Shareholder and Partner Disputes and Florida LLC
When you form a business, you presume everyone will pull their weight and work towards common goals. Unfortunately, when disputes arise between shareholders, managing members, or partners it can cause lasting damage to the company and business relationships.
These disputes usually involve money and include failing to properly account for money or other assets, self-dealing, individual profit, conversion, and corporate theft.
Attorney for Shareholder and Partner Disputes and Florida LLC in Miami, FL
Abrams Justice Trial Attorneys knows how important your business is to you. Our attorneys understand the complexity of business dispute cases and have the experience to resolve it with your best interest in mind.
Call us today at (305) 709-0880 or submit your information in our online form and one of our attorneys will review your case for free. We proudly assist clients in the greater Miami-Dade area including Miami, Homestead, Hialeah, Pinecrest, Miami Gardens, Miami Beach, North Miami, Doral, Coral Gables, and Cutler Bay.
Overview of Shareholder and Partner Disputes and Florida LLC in Miami, FL
- Types of Disputes
- How can Disputes be Resolved?
- Shareholder and Partner Disputes and Florida LLC Resources in Miami, FL
Types of Disputes
Shareholder and partner disputes can stem from many different circumstances. Disputes can arise from a disagreement over company direction or from an alleged breach of duty to the company. Listed below are types of shareholder and partner disputes.
Breach of Fiduciary Duty: Fiduciary duty is the obligation one party has to act in the best interest of the corporation. If a party commits an act that neither furthers corporate interest or damages corporate interest, it can be considered a breach of fiduciary duty. If the fiduciary’s act causes damages to the company a suit can be brought against the fiduciary for the breach.
Shareholder Oppression: This occurs when majority stakeholders in a corporation make decisions that prejudice the interest of the minority shareholders. This usually happens in close corporations. Minority shareholders in a closed corporation have little to no power but they are still owed a fiduciary duty from the majority shareholders that they will not use their control to put the minority at a disadvantage.
Deadlock Disputes: This form of dispute has no clear resolution. Deadlock disputes can occur when a business has two partners who are split on an important decision, or when a unanimous vote is required but cannot be reached.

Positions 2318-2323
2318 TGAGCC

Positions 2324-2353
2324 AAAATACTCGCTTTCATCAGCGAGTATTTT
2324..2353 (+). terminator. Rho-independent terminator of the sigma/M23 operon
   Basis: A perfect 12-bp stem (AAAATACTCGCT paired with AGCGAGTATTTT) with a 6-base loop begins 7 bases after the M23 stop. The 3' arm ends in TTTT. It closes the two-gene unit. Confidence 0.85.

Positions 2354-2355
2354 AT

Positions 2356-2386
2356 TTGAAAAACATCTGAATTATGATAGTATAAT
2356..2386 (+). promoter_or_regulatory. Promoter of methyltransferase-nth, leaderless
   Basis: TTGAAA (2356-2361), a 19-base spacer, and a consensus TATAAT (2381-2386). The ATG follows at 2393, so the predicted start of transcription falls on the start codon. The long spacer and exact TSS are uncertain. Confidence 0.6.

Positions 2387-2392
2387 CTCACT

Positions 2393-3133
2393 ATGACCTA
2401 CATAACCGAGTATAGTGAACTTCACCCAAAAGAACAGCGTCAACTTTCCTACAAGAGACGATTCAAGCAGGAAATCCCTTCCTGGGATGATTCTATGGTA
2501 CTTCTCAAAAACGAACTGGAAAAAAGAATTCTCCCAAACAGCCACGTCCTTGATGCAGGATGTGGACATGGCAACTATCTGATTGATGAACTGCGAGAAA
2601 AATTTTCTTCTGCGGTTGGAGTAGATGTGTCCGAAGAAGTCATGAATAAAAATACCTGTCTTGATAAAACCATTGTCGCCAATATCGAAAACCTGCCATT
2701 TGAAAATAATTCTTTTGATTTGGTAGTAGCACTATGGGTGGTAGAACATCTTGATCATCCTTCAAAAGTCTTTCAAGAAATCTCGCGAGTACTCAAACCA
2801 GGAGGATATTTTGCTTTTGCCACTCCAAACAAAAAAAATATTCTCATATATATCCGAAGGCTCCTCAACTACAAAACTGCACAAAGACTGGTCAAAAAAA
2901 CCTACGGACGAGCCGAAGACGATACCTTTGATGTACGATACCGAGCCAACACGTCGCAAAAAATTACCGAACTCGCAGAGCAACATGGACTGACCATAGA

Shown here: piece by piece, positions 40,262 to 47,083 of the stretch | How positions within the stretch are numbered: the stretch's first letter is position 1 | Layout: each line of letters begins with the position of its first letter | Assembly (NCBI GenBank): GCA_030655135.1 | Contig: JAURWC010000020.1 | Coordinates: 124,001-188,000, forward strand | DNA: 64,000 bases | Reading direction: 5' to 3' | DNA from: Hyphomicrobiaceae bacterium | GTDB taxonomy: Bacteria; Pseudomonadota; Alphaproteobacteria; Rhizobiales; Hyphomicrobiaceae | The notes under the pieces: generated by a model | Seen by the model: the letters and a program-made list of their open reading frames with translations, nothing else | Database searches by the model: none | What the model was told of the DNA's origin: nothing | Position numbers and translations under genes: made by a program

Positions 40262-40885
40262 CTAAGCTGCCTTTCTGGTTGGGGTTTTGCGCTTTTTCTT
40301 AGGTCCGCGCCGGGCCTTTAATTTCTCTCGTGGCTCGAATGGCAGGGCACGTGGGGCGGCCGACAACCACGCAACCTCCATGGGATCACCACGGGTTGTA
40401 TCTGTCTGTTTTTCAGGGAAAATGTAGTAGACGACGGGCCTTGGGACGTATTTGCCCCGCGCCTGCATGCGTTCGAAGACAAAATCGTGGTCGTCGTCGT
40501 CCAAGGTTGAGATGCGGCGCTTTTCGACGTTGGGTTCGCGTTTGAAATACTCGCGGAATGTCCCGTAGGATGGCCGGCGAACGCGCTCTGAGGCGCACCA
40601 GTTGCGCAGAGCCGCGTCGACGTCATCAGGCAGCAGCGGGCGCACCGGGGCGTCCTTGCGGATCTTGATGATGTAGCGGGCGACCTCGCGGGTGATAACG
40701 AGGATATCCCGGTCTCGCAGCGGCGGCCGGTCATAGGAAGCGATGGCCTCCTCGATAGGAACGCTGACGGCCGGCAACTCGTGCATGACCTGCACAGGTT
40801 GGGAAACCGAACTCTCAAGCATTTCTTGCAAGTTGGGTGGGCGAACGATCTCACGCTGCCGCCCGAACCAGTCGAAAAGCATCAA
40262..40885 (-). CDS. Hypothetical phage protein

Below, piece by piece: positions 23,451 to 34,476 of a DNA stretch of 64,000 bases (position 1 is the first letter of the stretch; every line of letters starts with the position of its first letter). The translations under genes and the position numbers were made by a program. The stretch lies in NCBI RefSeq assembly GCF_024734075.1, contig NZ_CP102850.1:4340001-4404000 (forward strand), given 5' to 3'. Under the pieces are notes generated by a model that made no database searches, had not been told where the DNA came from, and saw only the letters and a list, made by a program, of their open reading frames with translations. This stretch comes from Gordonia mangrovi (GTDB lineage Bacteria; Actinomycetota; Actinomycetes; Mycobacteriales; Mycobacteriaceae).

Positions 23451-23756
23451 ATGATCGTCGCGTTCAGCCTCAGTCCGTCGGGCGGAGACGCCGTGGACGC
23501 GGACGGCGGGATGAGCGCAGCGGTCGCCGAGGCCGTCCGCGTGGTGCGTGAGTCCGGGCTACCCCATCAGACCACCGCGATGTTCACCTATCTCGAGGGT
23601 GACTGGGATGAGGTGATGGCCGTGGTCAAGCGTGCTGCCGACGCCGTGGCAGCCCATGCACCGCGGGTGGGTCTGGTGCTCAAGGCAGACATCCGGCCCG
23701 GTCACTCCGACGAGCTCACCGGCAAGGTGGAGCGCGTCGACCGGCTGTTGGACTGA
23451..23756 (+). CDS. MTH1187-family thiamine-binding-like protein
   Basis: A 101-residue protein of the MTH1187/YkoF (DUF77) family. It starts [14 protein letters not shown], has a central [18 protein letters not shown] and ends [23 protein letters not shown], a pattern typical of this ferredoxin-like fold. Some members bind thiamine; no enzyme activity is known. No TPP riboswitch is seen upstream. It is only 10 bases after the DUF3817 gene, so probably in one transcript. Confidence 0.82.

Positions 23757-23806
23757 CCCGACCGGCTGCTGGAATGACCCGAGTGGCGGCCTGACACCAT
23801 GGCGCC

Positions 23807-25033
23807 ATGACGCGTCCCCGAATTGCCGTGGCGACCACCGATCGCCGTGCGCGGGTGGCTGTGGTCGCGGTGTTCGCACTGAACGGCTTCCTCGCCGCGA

Derivative Suit: If a corporation has a legitimate legal claim but the board and directors refuse to do anything about it, a shareholder can file suit on behalf of the corporation. This is called a derivative suit and is often used to expose wrongdoing within an organization such as fraud or breach of fiduciary duty.
Direct Suit: A direct suit is brought by a shareholder against the corporation for damages incurred by that shareholder by acts of the organization. Direct suits and derivative suits are often confused with one another. Distinguishing between the two can be a complicated exercise and many times a court will have to decide which type of suit it is dealing with.
Self-dealing: This occurs when a fiduciary takes advantage of their position to advance their personal interest rather than the interest of the corporation. Doing so causes a conflict of interest and can result in major financial damage to the affected shareholders or members.
How can Disputes be Resolved?
The nature of shareholder, partner and LLC disputes are complex because of the relationships among the parties. Because of that, litigation can cause damage to not only the corporation but the customer or vendor relationships as well. Listed below are the different ways disputes can be resolved.
- Mediation: Parties involved in the dispute can use a third-party mediator to voice concerns, preferred outcomes, grievances and hopefully reach an agreement. The mediation process can be informal and less rigid than a court room setting. Agreements made in mediation are voluntary and non-binding.
- Arbitration: This is similar to mediation, but the main difference is that agreements made in arbitration are binding and final. The Arbitrator will decide how the proceedings are conducted and will make the final decision after listening to both parties.
- Litigation: This is the most complex way to resolve disputes between partners, shareholders and LLCs, but it is often necessary.
Abrams Justice Trial Attorneys is experienced in all methods of handling disputes an will strive to resolve it with the best interest of those involved.
Shareholder and Partner Disputes and Florida LLC Resources in Miami, FL
Shareholders’ Preemptive Rights– Follow this link to learn about the preemptive rights of shareholders in Florida. The statute establishes what shareholders do and do not have the right to. The statute can be viewed on Online Sunshine, the official website for the Florida legislature.
Primer on Florida Business Disputes– Read a PDF from the Florida Bar Business Law Section over Florida business disputes. The PDF discusses corporate litigation, shareholder agreement litigation and common claims. The Florida Bar Business Law Section is a resource for the state’s business lawyers.
Lawyer for Shareholder and Partner Disputes and Florida LLC in Miami, FL
Disputes involving shareholders, partners and LLCs are complex issues that require the guidance of experienced attorneys. Abrams Justice Trial Attorneys will fight to salvage the relationships between the parties involved so the corporation can continue to do business.
Call us today at (305) 709-0880 or submit your information in our online form and one of our attorneys will review your case for free. We assist clients in communities that include Miami, Homestead, Hialeah, Pinecrest, Miami Gardens, Miami Beach, North Miami, Doral, Coral Gables, and Cutler Bay.